Because Brown failed to file a separate statement of material facts controverting the statement filed by Defendants as he specifically was directed to do by this Court's May 22, 2009 Order (Doc. 27), all material facts set forth in Defendants' Statement of Material Facts ("SMF") (Doc. 22) will be deemed admitted. See LR 56.1.*fn4

Defendants' Statement and supporting exhibits (Doc. 21-2) establish the following undisputed facts material to the instant Motion:

On October 18, 2007 at approximately 8:45 p.m., as Brown was leaving the pill line from the Green Corridor at USP Canaan to return to his housing unit, he walked into the side of a yellow E-Z Go cart operated by Defendant Felker. (Doc. 22, SMF, ¶¶ 3-4; Ex. 1, Felker Decl., ¶ 5 (under seal); Exs. 2-3, Surveillance Videos Outside/Inside Green Corridor (under seal); Doc. 21-2 at 4, Ex. 5, Geary Decl.; Doc. 21-2 at 6, Ex. 6, Geary Memorandum.)*fn5 Brown appeared to strike the cart's roll bar, which is a black metal bar that extends from above the left rear wheel up to the highest part of the cart. (Doc. 22 ¶ 4; Ex. 1 ¶ 9; Ex. 2; Doc. 21-2 at 90, Ex. 14-A, Photograph of E-Z Go Cart's left side.) The incident occurred when Felker was attempting to park the cart with the front of the cart facing forward for easier access. (Doc. 22 ¶ 5; Ex. 1 ¶ 6.) Before Felker began to move the cart, he looked behind him for any obstacles or persons. (Doc. 22 ¶ 6; Ex. 1 ¶ 7.) Seeing that it was clear behind him, he began to back up. (Id.) At that point, the cart's reverse alarm began to sound. (Id.)

Brown, who is seen on the video surveillance of the outside corridor at approximately the eleven (11) second mark in a gray sweatsuit, walked directly into the path of the cart. (Doc. 22 ¶ 7; Ex. 1 ¶ 8; Ex. 2.)Defendant Felker briefly stopped the cart to ensure that Brown was not injured. (Doc. 22 ¶ 8; Ex. 1 ¶ 9; Ex. 2.) Because Brown only lightly bumped the cart with his body, and because he did not express any distress, Felker proceeded to park the cart without much concern that Brown had been injured. (Doc. 22 ¶ 8; Ex. 1 ¶ 9.) The rear of the E-Z Go cart never came into contact with Brown. (Doc. 22 ¶ 9; Ex. 1 ¶¶ 9, 15.) Brown struck the left side of the cart with the left side of his body. (Id.) Felker did not "run over" Brown with the cart. (Doc. 22 ¶ 13; Ex. 1 ¶ 18; Ex. 2.) Brown remained on his feet throughout the incident, and walked back into the institution immediately following the incident. (Id.) Brown did not appear to be in any distress after striking the cart with his body. (Id.)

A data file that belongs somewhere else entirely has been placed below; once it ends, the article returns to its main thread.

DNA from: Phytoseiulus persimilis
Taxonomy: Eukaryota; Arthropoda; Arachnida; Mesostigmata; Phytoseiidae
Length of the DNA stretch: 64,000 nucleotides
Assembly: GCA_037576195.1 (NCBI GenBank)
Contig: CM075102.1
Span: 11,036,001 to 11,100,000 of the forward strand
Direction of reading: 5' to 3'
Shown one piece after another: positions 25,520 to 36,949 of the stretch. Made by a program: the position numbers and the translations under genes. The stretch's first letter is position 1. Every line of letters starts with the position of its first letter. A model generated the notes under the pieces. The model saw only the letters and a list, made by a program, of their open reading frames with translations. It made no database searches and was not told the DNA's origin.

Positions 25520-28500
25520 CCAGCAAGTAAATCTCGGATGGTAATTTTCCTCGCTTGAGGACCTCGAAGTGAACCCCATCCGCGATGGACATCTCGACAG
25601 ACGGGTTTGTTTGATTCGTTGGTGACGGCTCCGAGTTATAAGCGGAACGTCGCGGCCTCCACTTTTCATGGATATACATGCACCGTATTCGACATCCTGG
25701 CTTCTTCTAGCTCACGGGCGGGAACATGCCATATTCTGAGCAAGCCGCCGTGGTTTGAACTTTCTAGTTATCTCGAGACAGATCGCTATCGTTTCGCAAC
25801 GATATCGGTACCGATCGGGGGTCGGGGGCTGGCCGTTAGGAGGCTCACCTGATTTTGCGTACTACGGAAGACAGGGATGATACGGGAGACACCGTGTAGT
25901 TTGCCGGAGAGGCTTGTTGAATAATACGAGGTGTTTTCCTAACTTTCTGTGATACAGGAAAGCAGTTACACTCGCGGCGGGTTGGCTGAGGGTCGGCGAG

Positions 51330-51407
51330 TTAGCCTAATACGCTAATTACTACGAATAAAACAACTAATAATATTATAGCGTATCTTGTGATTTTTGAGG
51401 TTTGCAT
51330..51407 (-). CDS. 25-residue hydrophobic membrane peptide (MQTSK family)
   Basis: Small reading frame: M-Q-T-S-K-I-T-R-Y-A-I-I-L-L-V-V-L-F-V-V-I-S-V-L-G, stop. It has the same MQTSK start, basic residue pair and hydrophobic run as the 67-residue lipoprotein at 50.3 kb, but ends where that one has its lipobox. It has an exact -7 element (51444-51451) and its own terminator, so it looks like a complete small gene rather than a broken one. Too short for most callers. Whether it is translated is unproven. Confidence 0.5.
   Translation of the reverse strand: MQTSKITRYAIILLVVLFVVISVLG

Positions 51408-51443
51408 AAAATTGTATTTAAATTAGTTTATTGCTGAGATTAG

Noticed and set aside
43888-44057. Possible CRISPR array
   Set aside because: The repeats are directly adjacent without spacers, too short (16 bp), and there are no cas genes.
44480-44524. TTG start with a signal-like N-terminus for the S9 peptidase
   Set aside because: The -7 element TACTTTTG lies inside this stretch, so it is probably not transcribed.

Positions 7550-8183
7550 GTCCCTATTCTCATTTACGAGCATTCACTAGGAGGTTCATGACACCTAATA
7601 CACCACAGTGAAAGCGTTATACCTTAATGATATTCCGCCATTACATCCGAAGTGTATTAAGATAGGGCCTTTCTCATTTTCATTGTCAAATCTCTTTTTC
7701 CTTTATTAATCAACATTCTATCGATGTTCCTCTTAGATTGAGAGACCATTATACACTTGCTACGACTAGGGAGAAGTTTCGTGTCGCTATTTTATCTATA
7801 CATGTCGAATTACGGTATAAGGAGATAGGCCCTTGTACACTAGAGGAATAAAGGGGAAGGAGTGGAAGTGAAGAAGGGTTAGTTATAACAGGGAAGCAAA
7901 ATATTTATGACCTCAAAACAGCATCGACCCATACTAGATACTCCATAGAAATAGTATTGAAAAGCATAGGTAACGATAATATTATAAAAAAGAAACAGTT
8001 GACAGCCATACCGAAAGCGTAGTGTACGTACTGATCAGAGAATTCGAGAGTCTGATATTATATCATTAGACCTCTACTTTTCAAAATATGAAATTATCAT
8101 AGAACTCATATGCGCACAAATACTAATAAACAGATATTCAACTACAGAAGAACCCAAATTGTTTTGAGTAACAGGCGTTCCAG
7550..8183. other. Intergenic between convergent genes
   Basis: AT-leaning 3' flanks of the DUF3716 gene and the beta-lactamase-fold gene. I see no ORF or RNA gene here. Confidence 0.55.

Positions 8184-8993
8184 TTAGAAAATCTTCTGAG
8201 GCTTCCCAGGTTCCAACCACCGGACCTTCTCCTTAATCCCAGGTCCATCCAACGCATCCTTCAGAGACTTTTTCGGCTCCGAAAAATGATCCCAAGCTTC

After the incident, Officer Janell Geary accompanied Brown back inside the Green Corridor and advised him to wait on a bench outside of the Lieutenant's office so that he could be seen by the on-duty P.A. after pill-line was over. (Doc. 21-2 at 6, Ex. 6.)

After Felker parked the cart, as seen on the video surveillance of the inside corridor at approximately the one (1) minute, three (3) second mark, he relieved Officer Geary from her post inside the Green Corridor. (Doc. 22 ¶ 11; Ex. 1 ¶ 17; Ex. 3.) Felker recalls that, after he entered the Green Corridor, he observed Brown sitting on a bench outside of the Health Services Department waiting to be evaluated by medical staff. (Doc. 22 ¶ 12; Ex. 1 19.)

Felker wrote a memorandum outlining the incident involving Brown and submitted it to the Lieutenant. (Doc. 22 ¶ 15; Ex. 1 ¶ 20; Doc. 21-2 at 3, Felker Memorandum.) Felker had no further involvement with Brown after the incident on October 18, 2007. (Doc. 22 ¶ 16; Ex. 1 ¶ 21.) The pictures of the cart, submitted as Exhibits 14-A through 14-E (Doc. 21-2 at 90-94), accurately depict the cart Felker was ...